“Good literature,” explains Piper, “helps us think about big ideas, and those ideas can actually draw us together and find something more essential about ourselves.” Starting a bridge book club, or asking your neighbors what they’ve read lately, can lead to thoughtful discussions of differences and create a sense of community.
People build trust when they work together to pursue a common purpose, such as getting a new street light installed, cleaning up a park or painting over graffiti. That’s called “collective efficacy,” and according to Marc Dunkelman, author of The Vanishing Neighbor, it’s one of the most important signs of a healthy neighborhood. Dunkelman himself didn’t truly connect with his new neighbors after he moved to Providence, Rhode Island, until he organized them to lobby the city council to repave their street. Now, he says, “I’ve become the unofficial mayor of the street.”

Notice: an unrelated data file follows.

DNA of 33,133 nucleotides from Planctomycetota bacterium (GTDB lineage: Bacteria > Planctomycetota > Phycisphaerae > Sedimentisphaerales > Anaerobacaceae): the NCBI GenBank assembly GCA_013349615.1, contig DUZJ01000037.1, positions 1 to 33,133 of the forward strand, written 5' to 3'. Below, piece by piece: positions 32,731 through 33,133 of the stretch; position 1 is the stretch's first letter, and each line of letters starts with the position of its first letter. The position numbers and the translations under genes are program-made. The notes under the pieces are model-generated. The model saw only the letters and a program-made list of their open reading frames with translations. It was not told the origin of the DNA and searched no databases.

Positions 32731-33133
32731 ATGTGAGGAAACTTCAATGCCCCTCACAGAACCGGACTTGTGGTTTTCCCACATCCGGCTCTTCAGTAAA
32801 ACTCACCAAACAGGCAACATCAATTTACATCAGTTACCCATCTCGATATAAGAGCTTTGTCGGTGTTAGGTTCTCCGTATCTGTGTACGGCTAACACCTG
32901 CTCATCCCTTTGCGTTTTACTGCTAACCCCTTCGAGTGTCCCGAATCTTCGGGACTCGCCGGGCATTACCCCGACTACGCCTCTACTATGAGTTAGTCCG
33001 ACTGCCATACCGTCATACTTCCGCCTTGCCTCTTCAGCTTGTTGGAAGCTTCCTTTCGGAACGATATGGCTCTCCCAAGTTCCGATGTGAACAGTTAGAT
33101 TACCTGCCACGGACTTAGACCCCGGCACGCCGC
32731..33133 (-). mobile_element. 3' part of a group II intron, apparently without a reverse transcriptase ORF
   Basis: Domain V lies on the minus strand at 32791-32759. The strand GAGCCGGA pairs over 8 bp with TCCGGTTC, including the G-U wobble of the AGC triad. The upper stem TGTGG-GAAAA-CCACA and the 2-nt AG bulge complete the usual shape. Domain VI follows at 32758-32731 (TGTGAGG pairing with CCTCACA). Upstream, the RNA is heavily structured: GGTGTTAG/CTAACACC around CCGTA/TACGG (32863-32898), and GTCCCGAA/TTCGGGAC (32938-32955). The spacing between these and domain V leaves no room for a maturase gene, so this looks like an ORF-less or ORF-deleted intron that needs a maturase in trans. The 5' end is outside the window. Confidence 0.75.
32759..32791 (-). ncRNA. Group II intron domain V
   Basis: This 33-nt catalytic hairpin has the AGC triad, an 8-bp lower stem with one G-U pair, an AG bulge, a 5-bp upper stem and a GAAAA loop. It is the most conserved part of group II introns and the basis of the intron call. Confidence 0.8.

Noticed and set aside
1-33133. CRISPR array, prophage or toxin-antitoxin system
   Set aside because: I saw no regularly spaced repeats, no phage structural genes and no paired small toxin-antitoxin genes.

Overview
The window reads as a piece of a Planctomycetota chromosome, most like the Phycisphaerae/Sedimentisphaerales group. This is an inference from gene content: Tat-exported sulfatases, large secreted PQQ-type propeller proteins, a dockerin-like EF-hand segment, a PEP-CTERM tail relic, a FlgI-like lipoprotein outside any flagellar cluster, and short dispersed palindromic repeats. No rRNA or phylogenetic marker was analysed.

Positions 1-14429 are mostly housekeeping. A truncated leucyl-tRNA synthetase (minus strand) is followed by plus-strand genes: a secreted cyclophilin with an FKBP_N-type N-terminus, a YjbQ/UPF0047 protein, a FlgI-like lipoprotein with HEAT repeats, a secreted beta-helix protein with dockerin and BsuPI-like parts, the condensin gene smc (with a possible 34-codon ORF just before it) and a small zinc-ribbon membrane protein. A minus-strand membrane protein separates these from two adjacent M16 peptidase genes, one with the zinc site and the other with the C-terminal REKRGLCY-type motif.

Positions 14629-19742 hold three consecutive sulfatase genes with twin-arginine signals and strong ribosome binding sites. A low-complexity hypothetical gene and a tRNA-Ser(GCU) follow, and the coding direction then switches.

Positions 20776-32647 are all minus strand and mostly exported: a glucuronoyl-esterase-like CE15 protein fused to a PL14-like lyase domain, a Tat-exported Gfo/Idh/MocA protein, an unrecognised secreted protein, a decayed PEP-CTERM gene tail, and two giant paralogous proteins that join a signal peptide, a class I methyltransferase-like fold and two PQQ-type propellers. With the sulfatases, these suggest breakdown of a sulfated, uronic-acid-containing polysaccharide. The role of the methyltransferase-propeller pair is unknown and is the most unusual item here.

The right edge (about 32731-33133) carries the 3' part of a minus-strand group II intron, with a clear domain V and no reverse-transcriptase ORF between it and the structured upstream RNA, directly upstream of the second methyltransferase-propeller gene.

Only 28% of Americans trust the federal government, but almost two-thirds of us believe our local government will the do the right thing. Why? Perhaps because 23 of the 30 largest cities in the US have actually set aside blue-and-red politics to hold nonpartisan municipal elections.
It’s all right for neighbors to disagree with each other: after all, dissent is the heart of democracy. The trick is figuring out how to disagree without losing it.
“Anyone can come up with a snap retort, make judgments, get angry, and be put off by other people,” says Cassandra Dahnke, co-founder of The Institute for Civility in Government, which offers civility training to groups nationwide. It’s much harder—but ultimately more valuable—to consciously choose a higher path.
Dahnke says there are two keys to civil discourse: listening to another person’s story without interrupting, and understanding that just as your own personal experiences have informed your opinion, so have your neighbor’s. “Differences are a reality,” says Dahnke, “and you have to look at that as the strength of who we are as a country, that we agree to disagree.”
One 2016 study found that a simple 10-minute, face-to-face conversation can increase empathy for people we’re prejudiced against and counter stereotypes. So sidle up for a chat—just don’t mention the yard signs.